Non-generic traps for non-generic objects (was: Overriding Map/etc with get/set hooks?)

Tab Atkins Jr. jackalmage at gmail.com
Fri May 24 18:28:35 PDT 2013


On Fri, May 24, 2013 at 4:14 PM, Jason Orendorff
<jason.orendorff at gmail.com> wrote:
> On Fri, May 24, 2013 at 4:52 PM, Tab Atkins Jr. <jackalmage at gmail.com>
> wrote:
>> The problem is that the Map#set method grabs an *internal property*,
>> bypassing Proxies, etc., so you can't defend against it.  If I could
>> intercept access to [[MapData]] via proxy traps (like David suggests
>> in the OP), everything would be *perfect* - every single problem I
>> have would be resolved successfully, as would every additional
>> possibility that Jason brings up.
>
> I don't see how trapping access to [[MapData]] satisfactorily solves your
> original problem. What spec text would you write?  Would you define the DOM
> object in question to be a proxy?

Oh, easy.  I'd define that, whenever you attempt to get or set
something in the map, both the key and the value are coerced to
strings before the operation proceeds.  As well, whenever you set or
delete something, the other data structure (the style rule) is updated
accordingly.

Check out the spec in question:
<http://dev.w3.org/csswg/css-variables/#the-cssvariablesdeclaration-interface>.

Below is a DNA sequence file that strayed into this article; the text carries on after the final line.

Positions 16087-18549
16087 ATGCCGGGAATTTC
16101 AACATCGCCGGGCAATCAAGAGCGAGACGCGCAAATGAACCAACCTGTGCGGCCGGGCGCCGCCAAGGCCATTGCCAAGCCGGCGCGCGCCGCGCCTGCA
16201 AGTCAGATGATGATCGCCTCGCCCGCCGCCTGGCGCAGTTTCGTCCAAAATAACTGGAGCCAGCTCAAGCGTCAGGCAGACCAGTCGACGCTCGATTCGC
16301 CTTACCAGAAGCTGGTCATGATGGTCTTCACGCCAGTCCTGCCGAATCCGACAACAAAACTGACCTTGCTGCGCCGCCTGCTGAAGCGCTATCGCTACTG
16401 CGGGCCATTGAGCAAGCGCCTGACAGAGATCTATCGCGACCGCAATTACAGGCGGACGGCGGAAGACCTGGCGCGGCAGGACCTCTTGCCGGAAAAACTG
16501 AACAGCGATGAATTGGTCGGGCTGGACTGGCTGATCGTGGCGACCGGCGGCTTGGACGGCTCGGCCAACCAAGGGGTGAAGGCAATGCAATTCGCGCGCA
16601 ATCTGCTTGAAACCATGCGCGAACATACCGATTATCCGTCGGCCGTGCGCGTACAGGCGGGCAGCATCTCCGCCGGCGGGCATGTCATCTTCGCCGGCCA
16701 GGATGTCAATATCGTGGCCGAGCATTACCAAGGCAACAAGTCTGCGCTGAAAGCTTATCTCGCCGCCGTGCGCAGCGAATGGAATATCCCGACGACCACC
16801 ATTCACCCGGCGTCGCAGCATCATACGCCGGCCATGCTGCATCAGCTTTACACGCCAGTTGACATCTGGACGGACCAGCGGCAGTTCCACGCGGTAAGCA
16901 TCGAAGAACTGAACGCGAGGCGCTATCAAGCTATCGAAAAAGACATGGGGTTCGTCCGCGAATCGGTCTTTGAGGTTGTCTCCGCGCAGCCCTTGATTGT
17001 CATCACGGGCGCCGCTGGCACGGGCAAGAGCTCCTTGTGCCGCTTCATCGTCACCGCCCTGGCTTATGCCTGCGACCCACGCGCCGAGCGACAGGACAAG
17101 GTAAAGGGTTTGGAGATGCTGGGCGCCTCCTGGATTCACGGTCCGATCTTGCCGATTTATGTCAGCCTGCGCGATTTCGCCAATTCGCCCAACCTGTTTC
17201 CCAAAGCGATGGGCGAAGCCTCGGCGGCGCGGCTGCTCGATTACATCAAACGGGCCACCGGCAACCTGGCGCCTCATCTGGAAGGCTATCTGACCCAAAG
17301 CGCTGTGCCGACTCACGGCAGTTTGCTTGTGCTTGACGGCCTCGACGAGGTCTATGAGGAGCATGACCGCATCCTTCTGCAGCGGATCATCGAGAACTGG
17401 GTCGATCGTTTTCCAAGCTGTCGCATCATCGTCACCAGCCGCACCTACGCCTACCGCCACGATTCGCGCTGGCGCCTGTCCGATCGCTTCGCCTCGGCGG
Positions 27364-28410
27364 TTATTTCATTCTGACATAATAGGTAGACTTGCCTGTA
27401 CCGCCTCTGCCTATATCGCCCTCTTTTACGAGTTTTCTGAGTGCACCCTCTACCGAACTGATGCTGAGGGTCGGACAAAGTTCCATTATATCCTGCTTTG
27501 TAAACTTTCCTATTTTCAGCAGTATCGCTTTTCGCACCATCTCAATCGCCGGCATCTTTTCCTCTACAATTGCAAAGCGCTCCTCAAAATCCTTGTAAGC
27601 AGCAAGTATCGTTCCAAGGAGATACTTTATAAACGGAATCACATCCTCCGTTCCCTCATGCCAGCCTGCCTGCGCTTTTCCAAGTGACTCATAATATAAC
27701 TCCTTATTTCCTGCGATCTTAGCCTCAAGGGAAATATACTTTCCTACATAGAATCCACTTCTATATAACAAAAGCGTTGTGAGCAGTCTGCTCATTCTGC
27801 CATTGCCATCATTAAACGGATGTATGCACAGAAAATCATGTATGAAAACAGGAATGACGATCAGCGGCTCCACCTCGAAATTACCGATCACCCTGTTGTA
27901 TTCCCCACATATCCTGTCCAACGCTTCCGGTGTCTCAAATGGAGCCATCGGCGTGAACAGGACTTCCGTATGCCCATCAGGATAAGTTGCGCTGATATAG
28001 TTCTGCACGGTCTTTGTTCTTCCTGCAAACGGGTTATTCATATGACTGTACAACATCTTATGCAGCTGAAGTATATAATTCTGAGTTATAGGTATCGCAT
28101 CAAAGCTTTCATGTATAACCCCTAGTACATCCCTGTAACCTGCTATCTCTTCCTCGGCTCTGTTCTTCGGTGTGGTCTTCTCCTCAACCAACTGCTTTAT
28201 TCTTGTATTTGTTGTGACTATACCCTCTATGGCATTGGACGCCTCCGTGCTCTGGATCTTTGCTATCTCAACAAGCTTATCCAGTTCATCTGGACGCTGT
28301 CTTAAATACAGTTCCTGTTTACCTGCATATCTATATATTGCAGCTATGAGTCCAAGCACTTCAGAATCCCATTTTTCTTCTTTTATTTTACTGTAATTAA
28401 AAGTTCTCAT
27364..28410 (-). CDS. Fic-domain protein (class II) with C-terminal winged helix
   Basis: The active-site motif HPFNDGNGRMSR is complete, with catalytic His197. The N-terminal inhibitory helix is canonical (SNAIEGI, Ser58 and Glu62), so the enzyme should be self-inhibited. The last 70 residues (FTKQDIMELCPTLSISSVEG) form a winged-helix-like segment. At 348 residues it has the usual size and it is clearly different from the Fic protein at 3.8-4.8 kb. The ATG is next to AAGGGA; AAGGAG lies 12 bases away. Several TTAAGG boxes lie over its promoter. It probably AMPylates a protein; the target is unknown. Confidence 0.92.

I already have spec text that works *perfectly*, except that it's an
"object map"; that is, you do "style.vars.foo = bar;", not
"style.vars.set('foo', bar);".

I want to do *exactly the same thing*, except that instead of doing
something every time you get/set/create/delete a property, I want to
react to when you get/set/create/delete *a key/value pair in the map*.
 That way I use the soon-to-be-familiar Map API, and get free interop
with any code that expects to manipulate Maps.

>> If Maps used a Map.MapDataSymbol, I could intercept it via proxies by
>> adding it to the symbol whitelist and do what I needed.  Of course,
>> the object represented by [[MapData]] is too abstract to *actually* do
>> that, but we could expose some interactions for it.
>
> But that would look like... Map.
>
> So we would have turned Map into a wrapper around a [[MapData]] object
> that's what Maps are now (a concrete, non-hookable map).

Kinda.  If Maps had only four operations (get, set, delete, iterate)
and I was *guaranteed* that that's all it would ever have, I'd have no
problem just writing my own, since that's what I'll have to do in the
spec anyway.  That's what [[MapData]] kinda is - a *simplified* map
with only a handful of basic operations.

The problem is that there are further Map functions that are built as
relying directly on [[MapData]] rather than in terms of the "basic"
operations, so to replace Map, I have to redefine those as well, even
though the existing definition is perfectly adequate.

(When I wrote my own suite of collection classes, I did indeed define
a "simplified map" that was the core of the real Map class, but
couldn't be instantiated on its own.)

> It seems rather heavyweight. You can already get about the same effect just
> by writing that wrapper yourself.

As I've argued and demonstrated in these threads already, no, you
can't just do it yourself.  Every solution fails in at least some
details, usually trading security against convenience or the other way
around.  This isn't acceptable, given that I can produce a *perfect*
"object map" with existing Proxy operations.

~TJ


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